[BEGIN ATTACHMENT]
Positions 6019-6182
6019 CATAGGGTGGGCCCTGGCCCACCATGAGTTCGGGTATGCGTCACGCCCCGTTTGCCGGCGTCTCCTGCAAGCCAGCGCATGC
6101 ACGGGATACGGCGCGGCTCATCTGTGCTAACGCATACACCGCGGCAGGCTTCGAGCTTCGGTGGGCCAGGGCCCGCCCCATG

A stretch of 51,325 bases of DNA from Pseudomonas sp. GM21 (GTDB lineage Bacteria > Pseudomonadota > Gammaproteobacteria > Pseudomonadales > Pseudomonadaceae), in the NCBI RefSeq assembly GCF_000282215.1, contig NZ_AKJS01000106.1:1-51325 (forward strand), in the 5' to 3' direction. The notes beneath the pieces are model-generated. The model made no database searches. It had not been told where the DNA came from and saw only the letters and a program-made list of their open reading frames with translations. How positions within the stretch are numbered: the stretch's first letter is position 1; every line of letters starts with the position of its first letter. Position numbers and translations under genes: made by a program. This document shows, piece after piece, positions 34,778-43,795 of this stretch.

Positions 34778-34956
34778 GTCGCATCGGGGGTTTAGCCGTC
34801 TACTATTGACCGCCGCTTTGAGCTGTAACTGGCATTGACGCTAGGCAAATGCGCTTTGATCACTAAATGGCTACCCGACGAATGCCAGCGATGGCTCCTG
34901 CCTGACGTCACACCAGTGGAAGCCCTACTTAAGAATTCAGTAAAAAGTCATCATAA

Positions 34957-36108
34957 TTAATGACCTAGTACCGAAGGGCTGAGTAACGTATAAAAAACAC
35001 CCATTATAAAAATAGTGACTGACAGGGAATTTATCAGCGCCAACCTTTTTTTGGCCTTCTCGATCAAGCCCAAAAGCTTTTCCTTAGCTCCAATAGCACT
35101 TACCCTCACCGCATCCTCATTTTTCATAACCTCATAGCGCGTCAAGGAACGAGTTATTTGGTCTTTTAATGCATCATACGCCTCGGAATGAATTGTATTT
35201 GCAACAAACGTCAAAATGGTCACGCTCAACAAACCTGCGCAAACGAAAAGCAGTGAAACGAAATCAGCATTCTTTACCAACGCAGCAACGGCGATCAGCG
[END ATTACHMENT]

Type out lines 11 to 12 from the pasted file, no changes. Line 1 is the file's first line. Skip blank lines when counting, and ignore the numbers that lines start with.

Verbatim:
35001 CCATTATAAAAATAGTGACTGACAGGGAATTTATCAGCGCCAACCTTTTTTTGGCCTTCTCGATCAAGCCCAAAAGCTTTTCCTTAGCTCCAATAGCACT
35101 TACCCTCACCGCATCCTCATTTTTCATAACCTCATAGCGCGTCAAGGAACGAGTTATTTGGTCTTTTAATGCATCATACGCCTCGGAATGAATTGTATTT